Figure 2. Comparing the training and test loss of the three ANNs and PCNN during training. (a) The training loss of the three ANNs seems to be similar, which the normal ANN having a lower loss. (b) The PCNN model has a higher loss compared to the other ANN model due the added regularization of the boundary condition loss. In both plots, the training loss is represented as solid lines while, the dotted lines illustrate the test loss at each epoch.
Figure 2. Comparing the training and test loss of the three ANNs and PCNN during training. (a) The training loss of the three ANNs seems to be similar, which the normal ANN having a lower loss. (b) The PCNN model has a higher loss compared to the other ANN model due the added regularization of the boundary condition loss. In both plots, the training loss is represented as solid lines while, the dotted lines illustrate the test loss at each epoch.
Processes 09 00737 g002
Figure 3. Each subplot corresponds to one simulated experimental result and the four model predictions are compared in the plot. A toal of six points at random were chosen for this plot from the test data set for comparison. The blue solid line represents the model prediction for the pure ANN model, the yellow line represents the model prediction for the S t d e f refined data model, and the green line represents the model prediction of the S t d e f and S m a x . The blue solid line represents the prediction for the PCNN model. The blue dots represent the simulated experimental results. The performance of all four models seems to be similar.
Figure 3. Each subplot corresponds to one simulated experimental result and the four model predictions are compared in the plot. A toal of six points at random were chosen for this plot from the test data set for comparison. The blue solid line represents the model prediction for the pure ANN model, the yellow line represents the model prediction for the S t d e f refined data model, and the green line represents the model prediction of the S t d e f and S m a x . The blue solid line represents the prediction for the PCNN model. The blue dots represent the simulated experimental results. The performance of all four models seems to be similar.
Processes 09 00737 g003
Figure 4. Parity plot for the three ANN models and the PCNN model. The granule density and GSD predictions by each of these models is compared with the test dataset of 10,800 simulated experimental points. The data refined models in subfigure (b,c) seem to perform worse than the all data ANN model in subfigure (a) and the PCNN model in subfigure (d).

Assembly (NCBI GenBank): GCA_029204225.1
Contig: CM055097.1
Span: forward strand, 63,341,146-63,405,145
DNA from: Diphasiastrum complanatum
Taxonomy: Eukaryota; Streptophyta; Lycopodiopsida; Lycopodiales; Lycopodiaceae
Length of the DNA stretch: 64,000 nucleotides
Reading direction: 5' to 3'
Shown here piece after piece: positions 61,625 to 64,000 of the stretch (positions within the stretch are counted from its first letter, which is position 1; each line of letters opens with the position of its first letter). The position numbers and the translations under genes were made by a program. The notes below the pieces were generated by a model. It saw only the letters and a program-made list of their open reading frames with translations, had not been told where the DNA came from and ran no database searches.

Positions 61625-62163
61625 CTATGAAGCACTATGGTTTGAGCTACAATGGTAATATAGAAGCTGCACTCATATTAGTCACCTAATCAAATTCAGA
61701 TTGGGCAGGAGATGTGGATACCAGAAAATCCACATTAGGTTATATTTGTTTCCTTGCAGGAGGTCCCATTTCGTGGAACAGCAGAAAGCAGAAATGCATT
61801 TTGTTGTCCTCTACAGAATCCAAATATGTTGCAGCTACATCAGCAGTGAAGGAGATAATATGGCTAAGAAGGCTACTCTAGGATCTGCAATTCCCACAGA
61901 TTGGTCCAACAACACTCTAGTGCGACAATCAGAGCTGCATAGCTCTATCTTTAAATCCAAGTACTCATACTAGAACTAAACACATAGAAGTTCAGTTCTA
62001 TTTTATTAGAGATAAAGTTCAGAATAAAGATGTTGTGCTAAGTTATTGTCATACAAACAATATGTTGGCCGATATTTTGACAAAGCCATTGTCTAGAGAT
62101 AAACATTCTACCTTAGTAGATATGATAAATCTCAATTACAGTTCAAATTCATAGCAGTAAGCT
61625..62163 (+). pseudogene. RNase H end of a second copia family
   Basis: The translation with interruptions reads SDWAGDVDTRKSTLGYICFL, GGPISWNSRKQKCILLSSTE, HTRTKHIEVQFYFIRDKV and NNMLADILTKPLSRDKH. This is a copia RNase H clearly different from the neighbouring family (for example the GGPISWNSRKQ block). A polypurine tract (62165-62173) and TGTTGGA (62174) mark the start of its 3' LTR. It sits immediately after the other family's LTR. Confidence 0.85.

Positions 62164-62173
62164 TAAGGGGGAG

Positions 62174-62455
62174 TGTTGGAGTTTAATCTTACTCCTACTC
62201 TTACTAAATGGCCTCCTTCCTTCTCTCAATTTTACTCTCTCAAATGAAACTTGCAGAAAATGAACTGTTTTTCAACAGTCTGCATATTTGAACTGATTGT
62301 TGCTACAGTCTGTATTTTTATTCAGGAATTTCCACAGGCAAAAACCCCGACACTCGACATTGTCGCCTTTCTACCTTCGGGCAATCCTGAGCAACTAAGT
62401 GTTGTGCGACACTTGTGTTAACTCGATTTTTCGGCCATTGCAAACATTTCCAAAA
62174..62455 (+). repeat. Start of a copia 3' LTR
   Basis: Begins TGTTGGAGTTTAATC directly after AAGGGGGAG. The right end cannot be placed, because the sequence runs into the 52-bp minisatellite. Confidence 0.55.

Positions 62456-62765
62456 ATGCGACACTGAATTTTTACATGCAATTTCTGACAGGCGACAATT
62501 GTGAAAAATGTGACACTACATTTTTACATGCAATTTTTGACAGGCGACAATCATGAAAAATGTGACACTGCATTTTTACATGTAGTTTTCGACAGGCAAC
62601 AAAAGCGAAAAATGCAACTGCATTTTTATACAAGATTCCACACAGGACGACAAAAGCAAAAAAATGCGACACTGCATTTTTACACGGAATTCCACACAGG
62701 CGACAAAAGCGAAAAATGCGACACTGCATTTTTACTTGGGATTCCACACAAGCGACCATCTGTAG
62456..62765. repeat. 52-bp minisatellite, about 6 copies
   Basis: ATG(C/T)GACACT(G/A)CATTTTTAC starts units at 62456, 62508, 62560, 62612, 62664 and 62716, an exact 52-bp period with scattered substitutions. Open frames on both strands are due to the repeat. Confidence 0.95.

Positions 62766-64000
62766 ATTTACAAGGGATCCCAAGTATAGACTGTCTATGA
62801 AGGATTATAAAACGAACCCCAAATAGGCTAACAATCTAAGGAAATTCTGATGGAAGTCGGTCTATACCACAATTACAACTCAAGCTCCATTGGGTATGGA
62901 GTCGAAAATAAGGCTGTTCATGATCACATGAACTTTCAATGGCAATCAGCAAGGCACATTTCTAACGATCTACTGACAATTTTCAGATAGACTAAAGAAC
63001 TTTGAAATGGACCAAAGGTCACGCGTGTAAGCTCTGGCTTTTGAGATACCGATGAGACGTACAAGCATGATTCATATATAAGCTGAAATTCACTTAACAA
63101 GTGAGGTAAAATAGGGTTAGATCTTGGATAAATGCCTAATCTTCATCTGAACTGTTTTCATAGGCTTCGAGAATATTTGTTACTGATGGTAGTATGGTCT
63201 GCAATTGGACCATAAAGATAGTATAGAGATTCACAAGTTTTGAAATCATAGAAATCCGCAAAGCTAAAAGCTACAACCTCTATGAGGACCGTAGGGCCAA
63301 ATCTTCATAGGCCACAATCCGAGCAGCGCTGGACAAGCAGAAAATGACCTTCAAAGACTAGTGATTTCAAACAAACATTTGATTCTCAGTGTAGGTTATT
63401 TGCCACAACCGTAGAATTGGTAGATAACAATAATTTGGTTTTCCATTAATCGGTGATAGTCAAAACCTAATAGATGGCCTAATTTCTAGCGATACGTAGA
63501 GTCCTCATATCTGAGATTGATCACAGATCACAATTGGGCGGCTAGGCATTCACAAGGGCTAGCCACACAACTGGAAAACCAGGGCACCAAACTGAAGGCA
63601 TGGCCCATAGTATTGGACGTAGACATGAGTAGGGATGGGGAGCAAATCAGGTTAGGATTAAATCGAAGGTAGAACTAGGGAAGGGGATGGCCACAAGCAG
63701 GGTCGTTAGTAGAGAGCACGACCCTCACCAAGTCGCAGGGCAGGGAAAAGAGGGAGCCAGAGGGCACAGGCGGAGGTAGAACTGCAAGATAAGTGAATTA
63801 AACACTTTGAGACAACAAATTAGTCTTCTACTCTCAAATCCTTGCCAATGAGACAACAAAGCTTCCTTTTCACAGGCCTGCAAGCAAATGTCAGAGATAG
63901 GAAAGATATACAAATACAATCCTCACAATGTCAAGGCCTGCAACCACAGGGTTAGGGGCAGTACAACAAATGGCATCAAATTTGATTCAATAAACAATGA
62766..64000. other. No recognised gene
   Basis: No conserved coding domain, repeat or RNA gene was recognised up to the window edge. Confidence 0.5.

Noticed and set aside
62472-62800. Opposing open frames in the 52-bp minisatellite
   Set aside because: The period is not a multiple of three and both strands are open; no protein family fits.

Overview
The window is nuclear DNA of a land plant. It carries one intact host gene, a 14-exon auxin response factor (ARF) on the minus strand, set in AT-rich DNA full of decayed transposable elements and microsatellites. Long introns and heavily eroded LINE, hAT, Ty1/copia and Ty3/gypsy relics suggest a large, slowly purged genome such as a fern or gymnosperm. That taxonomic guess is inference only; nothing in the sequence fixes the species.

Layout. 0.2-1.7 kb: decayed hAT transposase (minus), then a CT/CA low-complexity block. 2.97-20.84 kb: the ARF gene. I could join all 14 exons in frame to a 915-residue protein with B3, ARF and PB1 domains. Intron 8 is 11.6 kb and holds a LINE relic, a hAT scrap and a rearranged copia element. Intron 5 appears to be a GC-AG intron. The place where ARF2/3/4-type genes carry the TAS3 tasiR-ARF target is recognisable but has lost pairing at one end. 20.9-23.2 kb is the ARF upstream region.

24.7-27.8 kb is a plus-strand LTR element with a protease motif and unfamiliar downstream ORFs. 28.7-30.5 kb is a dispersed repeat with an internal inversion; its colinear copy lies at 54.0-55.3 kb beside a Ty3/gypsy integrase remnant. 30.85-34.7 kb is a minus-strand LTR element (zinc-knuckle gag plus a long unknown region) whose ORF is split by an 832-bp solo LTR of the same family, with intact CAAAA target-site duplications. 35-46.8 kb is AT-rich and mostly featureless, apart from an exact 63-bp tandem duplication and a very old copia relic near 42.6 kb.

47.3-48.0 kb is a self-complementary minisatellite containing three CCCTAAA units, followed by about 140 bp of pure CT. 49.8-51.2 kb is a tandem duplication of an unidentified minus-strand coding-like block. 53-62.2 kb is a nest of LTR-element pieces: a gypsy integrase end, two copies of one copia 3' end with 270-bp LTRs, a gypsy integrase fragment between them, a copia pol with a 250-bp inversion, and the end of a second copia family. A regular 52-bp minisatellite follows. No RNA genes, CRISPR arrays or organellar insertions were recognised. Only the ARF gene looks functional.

Figure 4. Parity plot for the three ANN models and the PCNN model. The granule density and GSD predictions by each of these models is compared with the test dataset of 10,800 simulated experimental points. The data refined models in subfigure (b,c) seem to perform worse than the all data ANN model in subfigure (a) and the PCNN model in subfigure (d).
Processes 09 00737 g004
Figure 5. Comparing the predictions from all 4 model with the test data (PBM). This plot contains all the points where the predictions indicated S t d e f > 0.1 . The PCNN performs better than the other data-driven models.
Figure 5. Comparing the predictions from all 4 model with the test data (PBM). This plot contains all the points where the predictions indicated S t d e f > 0.1 . The PCNN performs better than the other data-driven models.
Processes 09 00737 g005
Figure 6. Input parameter sensitivity analysis for the physics-constrained neural network. Sub-figures (ah) represent the effect of the input parameters on the various sieve cuts chosen. The interchangeable effect of RPM and impeller diameter has been identified by the PCNN. Sub-figure (i) indicates that the effect of initial particle size affects the granule density the highest.
Figure 6. Input parameter sensitivity analysis for the physics-constrained neural network. Sub-figures (ah) represent the effect of the input parameters on the various sieve cuts chosen. The interchangeable effect of RPM and impeller diameter has been identified by the PCNN. Sub-figure (i) indicates that the effect of initial particle size affects the granule density the highest.
Processes 09 00737 g006
Table 1. Bounds chosen for the input variables sensitivity analysis.
Table 1. Bounds chosen for the input variables sensitivity analysis.
Input ParameterMinimum ValueMaximum Value
Batch amount (kg)8002000
Liquid amount (kg)6001200
Impeller diameter (m) 0.075 0.25
Initial granule density (kg/m 3 )100600
Initial porosity 0.1 0.5
Table 2. Values of hyperparameters used for the three ANN models and the PCNN.
Table 2. Values of hyperparameters used for the three ANN models and the PCNN.
HyperparameterANN ValuePCNN Value
No. of hidden layers23
Neurons in each hidden layer1616
Optimizer algorithmAdamAdam
Optimizer learning rate 0.03 0.03
No. of epochs200300
Regularization constant 0.0 0.0
Hidden layer activation function‘tanh’‘tanh’
Last layer activation function‘tanh’‘tanh’
Publisher’s Note: MDPI stays neutral with regard to jurisdictional claims in published maps and institutional affiliations.

Share and Cite

MDPI and ACS Style

Sampat, C.; Ramachandran, R. Identification of Granule Growth Regimes in High Shear Wet Granulation Processes Using a Physics-Constrained Neural Network. Processes 2021, 9, 737.

AMA Style

Sampat C, Ramachandran R. Identification of Granule Growth Regimes in High Shear Wet Granulation Processes Using a Physics-Constrained Neural Network. Processes. 2021; 9(5):737.

Chicago/Turabian Style

Sampat, Chaitanya, and Rohit Ramachandran. 2021. "Identification of Granule Growth Regimes in High Shear Wet Granulation Processes Using a Physics-Constrained Neural Network" Processes 9, no. 5: 737.

Note that from the first issue of 2016, this journal uses article numbers instead of page numbers. See further details here.

Article Metrics

Back to TopTop